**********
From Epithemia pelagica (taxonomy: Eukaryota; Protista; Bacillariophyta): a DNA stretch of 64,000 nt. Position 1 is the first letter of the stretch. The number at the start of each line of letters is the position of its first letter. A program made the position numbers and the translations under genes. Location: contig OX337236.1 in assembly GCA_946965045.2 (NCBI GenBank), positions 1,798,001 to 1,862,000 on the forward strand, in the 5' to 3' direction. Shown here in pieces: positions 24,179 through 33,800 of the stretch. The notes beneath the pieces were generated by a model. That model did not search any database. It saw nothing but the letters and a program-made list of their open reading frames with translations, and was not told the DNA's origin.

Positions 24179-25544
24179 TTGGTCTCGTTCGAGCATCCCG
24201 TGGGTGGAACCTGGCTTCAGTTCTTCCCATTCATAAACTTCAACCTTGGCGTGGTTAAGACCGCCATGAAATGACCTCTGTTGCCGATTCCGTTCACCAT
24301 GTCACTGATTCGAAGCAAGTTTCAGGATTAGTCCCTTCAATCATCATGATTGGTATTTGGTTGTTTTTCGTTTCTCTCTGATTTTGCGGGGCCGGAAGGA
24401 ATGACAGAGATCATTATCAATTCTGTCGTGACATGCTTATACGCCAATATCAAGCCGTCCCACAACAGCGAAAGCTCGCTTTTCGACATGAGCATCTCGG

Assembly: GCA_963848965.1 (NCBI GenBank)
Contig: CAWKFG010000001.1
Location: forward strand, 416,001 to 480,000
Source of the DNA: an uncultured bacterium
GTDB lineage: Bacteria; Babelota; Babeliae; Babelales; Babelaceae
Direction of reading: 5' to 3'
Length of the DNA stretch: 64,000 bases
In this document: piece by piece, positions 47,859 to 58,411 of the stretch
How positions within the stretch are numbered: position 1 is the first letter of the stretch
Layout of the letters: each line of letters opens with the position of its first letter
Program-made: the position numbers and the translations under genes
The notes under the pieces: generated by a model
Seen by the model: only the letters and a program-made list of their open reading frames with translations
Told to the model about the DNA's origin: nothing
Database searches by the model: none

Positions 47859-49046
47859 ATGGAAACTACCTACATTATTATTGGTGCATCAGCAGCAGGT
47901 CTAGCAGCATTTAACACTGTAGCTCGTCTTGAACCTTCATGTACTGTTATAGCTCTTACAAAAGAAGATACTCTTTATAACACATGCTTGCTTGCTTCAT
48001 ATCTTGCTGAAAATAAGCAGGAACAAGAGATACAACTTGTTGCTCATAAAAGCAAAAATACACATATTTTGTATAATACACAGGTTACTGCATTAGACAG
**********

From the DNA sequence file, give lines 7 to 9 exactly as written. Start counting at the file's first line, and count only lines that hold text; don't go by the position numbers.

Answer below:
Assembly: GCA_963848965.1 (NCBI GenBank)
Contig: CAWKFG010000001.1
Location: forward strand, 416,001 to 480,000